After 2000 years of mystery, the important Gallo-Roman port city of the Fâ in Barzan today reveals its secrets and allows you to live an archeological and playful adventure for the whole family.
It was in June 1975 that an intensive aerial survey revealed to Jacques Dassié, an engineer with a passion for aerial archeology and a lover of Saintonge's heritage, the unity of a Gallo-Roman city extending from the farm to the estuary, To the cove of Caillaud.
The site, which partly sleeps under 40 hectares of cultivated fields, virgin of any construction, today enjoys a sustained valorization, promoted by the General Council of Charente-Maritime, through the Joint Union for the valorisation Of the Fâ site.
It is the subject of regular excavation campaigns.
Max, 9 years old, and his classmates play explorers on the site of the Fâ.
We went to Barzan with my class. We were going to do archaeological diggings at the Fâ historical site! Our teacher explained what we would be doing that day. It reminded me of when we played at explorers with my cousin in my grandparents' garden. We had a competition to see who could find the biggest treasure!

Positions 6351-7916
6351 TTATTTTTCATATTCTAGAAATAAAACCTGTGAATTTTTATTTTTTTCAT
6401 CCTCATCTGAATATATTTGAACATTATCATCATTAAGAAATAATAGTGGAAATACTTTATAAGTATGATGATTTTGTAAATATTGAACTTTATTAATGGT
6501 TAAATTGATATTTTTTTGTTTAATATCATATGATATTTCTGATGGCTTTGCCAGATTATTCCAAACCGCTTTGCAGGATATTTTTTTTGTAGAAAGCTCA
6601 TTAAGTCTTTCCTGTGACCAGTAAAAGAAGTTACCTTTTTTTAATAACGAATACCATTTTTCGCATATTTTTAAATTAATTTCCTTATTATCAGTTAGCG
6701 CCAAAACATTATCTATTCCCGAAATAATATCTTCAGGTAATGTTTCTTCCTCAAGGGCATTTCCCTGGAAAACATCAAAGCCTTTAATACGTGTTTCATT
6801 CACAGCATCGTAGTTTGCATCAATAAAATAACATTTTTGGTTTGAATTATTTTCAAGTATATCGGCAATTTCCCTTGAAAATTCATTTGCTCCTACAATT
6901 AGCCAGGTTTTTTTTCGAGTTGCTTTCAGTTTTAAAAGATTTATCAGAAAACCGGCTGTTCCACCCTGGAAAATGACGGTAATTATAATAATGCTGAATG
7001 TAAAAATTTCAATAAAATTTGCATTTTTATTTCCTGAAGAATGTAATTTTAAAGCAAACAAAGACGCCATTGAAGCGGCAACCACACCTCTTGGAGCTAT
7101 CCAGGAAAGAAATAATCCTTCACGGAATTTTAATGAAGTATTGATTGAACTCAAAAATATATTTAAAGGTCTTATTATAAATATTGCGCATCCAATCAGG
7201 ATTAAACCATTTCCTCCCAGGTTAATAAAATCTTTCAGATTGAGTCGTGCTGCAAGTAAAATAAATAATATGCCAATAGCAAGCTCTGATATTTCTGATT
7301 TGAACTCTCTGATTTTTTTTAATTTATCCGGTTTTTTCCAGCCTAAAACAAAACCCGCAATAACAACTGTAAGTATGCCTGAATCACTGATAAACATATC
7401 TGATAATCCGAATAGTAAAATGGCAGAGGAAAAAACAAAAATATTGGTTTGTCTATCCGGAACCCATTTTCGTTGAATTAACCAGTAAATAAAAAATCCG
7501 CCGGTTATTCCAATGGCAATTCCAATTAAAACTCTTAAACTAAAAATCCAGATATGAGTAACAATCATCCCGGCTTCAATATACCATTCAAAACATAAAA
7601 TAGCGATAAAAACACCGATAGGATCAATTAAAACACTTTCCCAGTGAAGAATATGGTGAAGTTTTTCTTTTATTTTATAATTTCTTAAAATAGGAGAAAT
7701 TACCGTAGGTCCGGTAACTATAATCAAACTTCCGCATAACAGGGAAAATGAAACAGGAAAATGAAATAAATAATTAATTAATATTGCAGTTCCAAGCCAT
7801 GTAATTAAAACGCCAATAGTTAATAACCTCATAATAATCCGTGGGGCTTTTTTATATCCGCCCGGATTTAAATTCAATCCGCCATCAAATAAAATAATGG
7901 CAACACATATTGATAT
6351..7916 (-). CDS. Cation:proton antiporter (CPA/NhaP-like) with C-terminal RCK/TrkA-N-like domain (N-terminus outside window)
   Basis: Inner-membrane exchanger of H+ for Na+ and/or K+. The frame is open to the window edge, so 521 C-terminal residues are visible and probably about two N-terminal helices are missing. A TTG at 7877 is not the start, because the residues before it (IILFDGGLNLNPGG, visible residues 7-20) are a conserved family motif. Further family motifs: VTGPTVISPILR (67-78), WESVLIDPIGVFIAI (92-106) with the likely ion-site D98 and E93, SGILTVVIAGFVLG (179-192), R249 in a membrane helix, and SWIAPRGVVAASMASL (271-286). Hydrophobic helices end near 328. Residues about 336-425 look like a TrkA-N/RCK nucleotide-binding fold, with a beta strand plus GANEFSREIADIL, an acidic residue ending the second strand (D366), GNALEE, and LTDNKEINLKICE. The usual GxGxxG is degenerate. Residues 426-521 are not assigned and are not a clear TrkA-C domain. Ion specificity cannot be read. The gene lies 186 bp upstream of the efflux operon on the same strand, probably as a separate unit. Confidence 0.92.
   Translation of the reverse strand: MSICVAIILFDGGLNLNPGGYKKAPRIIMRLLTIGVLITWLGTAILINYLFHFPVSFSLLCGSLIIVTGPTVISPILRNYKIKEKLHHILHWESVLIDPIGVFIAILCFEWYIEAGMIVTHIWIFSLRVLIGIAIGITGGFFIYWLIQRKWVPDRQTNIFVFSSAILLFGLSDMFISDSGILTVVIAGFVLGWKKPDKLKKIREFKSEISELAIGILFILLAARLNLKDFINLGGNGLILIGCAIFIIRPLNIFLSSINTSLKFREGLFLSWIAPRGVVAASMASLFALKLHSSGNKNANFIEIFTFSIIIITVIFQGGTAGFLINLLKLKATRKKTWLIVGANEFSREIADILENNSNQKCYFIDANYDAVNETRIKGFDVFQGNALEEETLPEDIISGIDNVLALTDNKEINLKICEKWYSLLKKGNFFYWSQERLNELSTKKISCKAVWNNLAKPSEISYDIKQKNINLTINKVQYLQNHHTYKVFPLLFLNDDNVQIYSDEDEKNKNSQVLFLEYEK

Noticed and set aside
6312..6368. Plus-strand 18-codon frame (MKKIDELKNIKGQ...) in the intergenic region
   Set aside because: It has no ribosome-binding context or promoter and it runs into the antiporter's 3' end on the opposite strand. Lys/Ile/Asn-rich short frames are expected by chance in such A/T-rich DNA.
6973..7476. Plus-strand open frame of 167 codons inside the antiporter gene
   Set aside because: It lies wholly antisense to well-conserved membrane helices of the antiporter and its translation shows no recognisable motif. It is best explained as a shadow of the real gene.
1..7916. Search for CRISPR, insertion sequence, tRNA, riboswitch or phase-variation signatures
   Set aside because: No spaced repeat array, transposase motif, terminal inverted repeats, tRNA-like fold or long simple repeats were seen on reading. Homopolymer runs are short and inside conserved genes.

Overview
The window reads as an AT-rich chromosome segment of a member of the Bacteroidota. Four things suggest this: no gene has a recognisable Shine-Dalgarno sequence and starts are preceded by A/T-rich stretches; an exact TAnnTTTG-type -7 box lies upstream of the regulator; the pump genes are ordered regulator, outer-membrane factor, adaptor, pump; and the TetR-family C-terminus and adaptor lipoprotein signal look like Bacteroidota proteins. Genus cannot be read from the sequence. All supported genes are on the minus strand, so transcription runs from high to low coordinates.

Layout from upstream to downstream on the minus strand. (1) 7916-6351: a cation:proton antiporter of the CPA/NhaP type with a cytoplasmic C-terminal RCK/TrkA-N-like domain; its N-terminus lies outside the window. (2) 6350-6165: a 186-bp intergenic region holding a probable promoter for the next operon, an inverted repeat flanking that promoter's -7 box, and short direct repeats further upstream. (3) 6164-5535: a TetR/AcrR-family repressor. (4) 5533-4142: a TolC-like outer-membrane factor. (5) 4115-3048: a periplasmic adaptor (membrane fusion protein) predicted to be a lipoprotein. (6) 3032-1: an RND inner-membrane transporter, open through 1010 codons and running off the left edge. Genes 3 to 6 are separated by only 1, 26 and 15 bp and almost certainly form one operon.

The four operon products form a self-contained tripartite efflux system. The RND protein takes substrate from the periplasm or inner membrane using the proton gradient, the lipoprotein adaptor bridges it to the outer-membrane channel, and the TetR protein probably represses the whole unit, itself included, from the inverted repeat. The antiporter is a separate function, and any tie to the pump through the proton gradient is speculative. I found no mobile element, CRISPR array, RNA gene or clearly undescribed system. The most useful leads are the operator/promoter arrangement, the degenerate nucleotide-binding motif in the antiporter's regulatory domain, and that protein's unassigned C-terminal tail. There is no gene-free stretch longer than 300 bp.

The bus came to collect us in front of the school. It set off once everyone was properly settled in.
I already know the Gallo-Roman town. My parents took me there this summer with my sister to see a historical re-enactment. There were Roman soldiers dressed and armed like in Caesar's time! I even tried out a sword with some of them! There were all sorts of activities to do! I tried a bit of archery and I helped make some chain mail. It was fabulous!
After about twenty minutes the bus arrived at the site which lies between the estuary and the fields.
We were met by a demonstrator. After explaining the various digging techniques we got into groups of three. I was with Alexia and Jérôme. We went to our square in the diggings with our tools: bucket, trowel and spade – the archaeologist's perfect kit!
Let's start! The first thing we did was to identify the historical remains and clean them thoroughly using brushes. We described what we had found and made sketches of the remains found at this particular place on our record sheet.
Then all the groups got together to interpret the results of all the diggings. We sorted the items found according to categories, helped by the demonstrator.
The workshop lasted a good two hours. It was very interesting! Our teacher even took a few photos. We'll be able to use them for our presentation when we get back to our school!